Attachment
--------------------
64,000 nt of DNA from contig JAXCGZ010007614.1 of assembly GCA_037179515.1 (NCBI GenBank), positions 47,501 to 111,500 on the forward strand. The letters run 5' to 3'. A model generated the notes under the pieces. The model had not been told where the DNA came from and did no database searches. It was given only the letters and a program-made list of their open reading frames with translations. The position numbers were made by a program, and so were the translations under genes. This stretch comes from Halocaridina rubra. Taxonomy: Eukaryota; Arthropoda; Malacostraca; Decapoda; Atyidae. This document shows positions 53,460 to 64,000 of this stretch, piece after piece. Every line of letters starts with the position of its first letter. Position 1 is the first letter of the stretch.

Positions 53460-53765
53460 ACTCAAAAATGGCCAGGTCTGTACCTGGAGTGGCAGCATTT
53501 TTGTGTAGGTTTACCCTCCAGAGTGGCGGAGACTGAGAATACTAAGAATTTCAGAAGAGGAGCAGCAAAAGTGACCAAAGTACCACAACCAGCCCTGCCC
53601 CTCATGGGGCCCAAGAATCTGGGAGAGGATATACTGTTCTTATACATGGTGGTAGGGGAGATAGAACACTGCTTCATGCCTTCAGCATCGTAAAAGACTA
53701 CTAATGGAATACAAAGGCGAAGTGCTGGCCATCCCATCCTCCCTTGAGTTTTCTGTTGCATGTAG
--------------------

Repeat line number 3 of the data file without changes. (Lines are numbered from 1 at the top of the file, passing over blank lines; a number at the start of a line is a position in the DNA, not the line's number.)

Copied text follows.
53460 ACTCAAAAATGGCCAGGTCTGTACCTGGAGTGGCAGCATTT